BBC NEWS Americas Africa Europe Middle East South Asia Asia Pacific
BBCi NEWS   SPORT   WEATHER   WORLD SERVICE   A-Z INDEX     

BBC News World Edition
 You are in: Business  
News Front Page
Africa
Americas
Asia-Pacific
Europe
Middle East
South Asia
UK
Business
E-Commerce
Economy
Market Data
Entertainment
Science/Nature
Technology
Health
-------------
Talking Point
-------------
Country Profiles
In Depth
-------------
Programmes
-------------
BBC Sport
BBC Weather
SERVICES
-------------
EDITIONS
Friday, 30 March, 2001, 09:54 GMT 10:54 UK
Japan's yen at two-year low
Prime Minister Yoshiro Mori
Japan's financial difficulties weigh heavily on Prime Minister Mori
The Japanese yen has fallen to its lowest point against the dollar since October 1998.

The currency has been weakening since September last year as the economy struggles to find a way out of recession.


The economy has slowed down since last year and is marking time at the moment

Masaru Hayami
Bank of Japan
But Friday's sharper fall was fuelled by the revelation that the US government may favour a policy of allowing the yen to weaken.

There are now 124.85 yen to a dollar, compared with 106 yen to a dollar last September.

The euro also hit fresh lows after the European Central Bank voted not to change interest rates in the 12 eurozone nations on Thursday.

The euro slipped to a near three-month low against the dollar, but the movement was only slight, dropping from 88.08 US cents to 87.98 US cents.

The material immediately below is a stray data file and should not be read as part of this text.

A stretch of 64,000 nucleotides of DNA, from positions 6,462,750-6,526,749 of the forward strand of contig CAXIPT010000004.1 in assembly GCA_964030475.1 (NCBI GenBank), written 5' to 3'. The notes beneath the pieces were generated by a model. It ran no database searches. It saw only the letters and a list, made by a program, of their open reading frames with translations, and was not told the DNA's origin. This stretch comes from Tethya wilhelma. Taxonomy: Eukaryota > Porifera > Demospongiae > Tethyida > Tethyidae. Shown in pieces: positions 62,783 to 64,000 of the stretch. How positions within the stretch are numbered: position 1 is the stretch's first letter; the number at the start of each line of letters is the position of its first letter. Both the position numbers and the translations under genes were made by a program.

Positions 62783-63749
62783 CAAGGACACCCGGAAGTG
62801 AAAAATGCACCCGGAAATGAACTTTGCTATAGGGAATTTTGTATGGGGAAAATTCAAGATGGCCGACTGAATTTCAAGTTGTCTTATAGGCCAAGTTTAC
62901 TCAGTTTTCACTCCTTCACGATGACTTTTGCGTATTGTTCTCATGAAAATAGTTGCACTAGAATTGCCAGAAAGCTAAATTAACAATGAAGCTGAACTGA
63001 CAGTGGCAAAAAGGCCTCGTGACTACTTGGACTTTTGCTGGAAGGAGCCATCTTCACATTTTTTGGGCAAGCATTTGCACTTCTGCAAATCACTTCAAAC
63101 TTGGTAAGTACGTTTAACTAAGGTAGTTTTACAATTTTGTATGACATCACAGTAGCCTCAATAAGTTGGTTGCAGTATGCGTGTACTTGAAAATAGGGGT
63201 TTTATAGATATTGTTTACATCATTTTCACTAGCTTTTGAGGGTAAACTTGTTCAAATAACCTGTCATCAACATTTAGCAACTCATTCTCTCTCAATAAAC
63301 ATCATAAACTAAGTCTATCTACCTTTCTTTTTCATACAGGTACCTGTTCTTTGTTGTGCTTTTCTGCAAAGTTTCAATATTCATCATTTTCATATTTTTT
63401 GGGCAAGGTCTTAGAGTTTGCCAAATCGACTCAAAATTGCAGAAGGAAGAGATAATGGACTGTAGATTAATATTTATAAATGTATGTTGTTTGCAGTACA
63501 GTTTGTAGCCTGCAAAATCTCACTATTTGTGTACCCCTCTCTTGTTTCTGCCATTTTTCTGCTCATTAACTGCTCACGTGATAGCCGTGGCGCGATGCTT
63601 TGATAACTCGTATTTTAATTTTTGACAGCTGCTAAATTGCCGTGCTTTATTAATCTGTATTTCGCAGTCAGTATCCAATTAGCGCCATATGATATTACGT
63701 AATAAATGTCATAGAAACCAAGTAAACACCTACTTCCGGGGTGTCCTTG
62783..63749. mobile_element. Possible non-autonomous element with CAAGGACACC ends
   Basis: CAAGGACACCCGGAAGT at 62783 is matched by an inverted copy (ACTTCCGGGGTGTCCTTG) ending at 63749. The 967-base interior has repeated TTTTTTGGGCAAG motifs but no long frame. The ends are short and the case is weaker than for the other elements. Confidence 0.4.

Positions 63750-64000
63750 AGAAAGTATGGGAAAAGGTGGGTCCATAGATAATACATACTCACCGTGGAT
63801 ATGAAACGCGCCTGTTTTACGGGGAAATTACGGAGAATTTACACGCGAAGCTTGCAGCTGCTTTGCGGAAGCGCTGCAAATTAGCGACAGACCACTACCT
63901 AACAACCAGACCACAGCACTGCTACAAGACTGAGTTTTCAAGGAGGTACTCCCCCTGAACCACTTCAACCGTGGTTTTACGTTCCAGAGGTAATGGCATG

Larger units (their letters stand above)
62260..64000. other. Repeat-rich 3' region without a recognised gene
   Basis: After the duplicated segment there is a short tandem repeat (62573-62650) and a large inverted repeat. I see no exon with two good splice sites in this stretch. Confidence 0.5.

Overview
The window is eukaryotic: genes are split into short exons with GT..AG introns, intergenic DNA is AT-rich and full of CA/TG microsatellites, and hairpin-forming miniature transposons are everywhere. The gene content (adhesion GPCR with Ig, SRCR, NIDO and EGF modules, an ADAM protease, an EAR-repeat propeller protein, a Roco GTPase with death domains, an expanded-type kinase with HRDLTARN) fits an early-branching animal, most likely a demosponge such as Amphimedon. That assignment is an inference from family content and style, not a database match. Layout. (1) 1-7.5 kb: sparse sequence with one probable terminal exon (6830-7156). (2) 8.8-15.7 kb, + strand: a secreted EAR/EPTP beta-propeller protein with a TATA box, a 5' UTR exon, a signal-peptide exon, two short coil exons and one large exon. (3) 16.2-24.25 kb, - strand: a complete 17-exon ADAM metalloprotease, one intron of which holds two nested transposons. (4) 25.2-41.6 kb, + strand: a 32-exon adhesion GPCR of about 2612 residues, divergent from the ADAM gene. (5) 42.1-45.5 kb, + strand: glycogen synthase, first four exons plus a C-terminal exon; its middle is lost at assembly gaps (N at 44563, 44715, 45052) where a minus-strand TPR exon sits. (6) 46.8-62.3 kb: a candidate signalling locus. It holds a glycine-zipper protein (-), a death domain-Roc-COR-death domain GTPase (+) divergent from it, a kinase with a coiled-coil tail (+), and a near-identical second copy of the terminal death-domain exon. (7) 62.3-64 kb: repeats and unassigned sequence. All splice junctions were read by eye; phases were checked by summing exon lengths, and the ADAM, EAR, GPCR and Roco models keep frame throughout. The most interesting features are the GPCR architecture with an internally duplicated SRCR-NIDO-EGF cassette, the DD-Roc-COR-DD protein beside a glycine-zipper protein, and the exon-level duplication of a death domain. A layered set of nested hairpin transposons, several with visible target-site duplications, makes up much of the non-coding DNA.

Deliberate slip?

The yen's fall was triggered by comments from Economics Minister Taro Aso that the US government had discussed a policy of allowing a weak yen earlier this month.

"The Aso comments are the main thing, as the markets have taken this to imply that the US would be happy with a weaker yen," said Kamal Sharma, currency strategist at Commerzbank in London.

Commerzbank

The markets have taken this to imply that the US would be happy with a weaker yen

Kamal Sharma
Some observers interpreted Mr Aso's comments as a deliberate attempt to drive the yen weaker.

Japanese economic policy favours a weak yen as this boosts exports, one of Japan's only lifelines to lift itself out of an eleven year recession.

The news came on the same day as comments from the Bank of Japan governor Masaru Hayami that the economy has slowed and is currently stagnated.

"We determine that the economy has slowed down since last year and is marking time at the moment, following the rapid deceleration of the US economy," said Mr. Hayami.

Previously, the government and the Bank were talking up the economy which looked like it was set to stage a recovery.

Negative influence

The US has not confirmed that it favours a weak yen policy.

On the surface, a weak yen is not a favourable policy for the US since it undermines the US' own exports, by making Japanese good more competitive.

But the US has repeatedly stressed the importance of a Japanese economic recovery, and a weak yen could be one way of boosting Japan's recovery.

Its fear may be that the Japanese recession could worsen the US slowdown, increasing the risk of the global economy heading into recession.

 WATCH/LISTEN
 ON THIS STORY
Richard Koo, of the Nomura Research Institute
"The Japanese economy has been in recession for the last ten years"
See also:

15 Mar 01 | Business
07 Mar 01 | Business
06 Mar 01 | Business
28 Feb 01 | Business
23 Feb 01 | Business
16 Feb 01 | Business
22 Mar 01 | Business
Internet links:


The BBC is not responsible for the content of external internet sites

Links to more Business stories are at the foot of the page.


E-mail this story to a friend

Links to more Business stories

© BBC ^^ Back to top

News Front Page | Africa | Americas | Asia-Pacific | Europe | Middle East |
South Asia | UK | Business | Entertainment | Science/Nature |
Technology | Health | Talking Point | Country Profiles | In Depth |
Programmes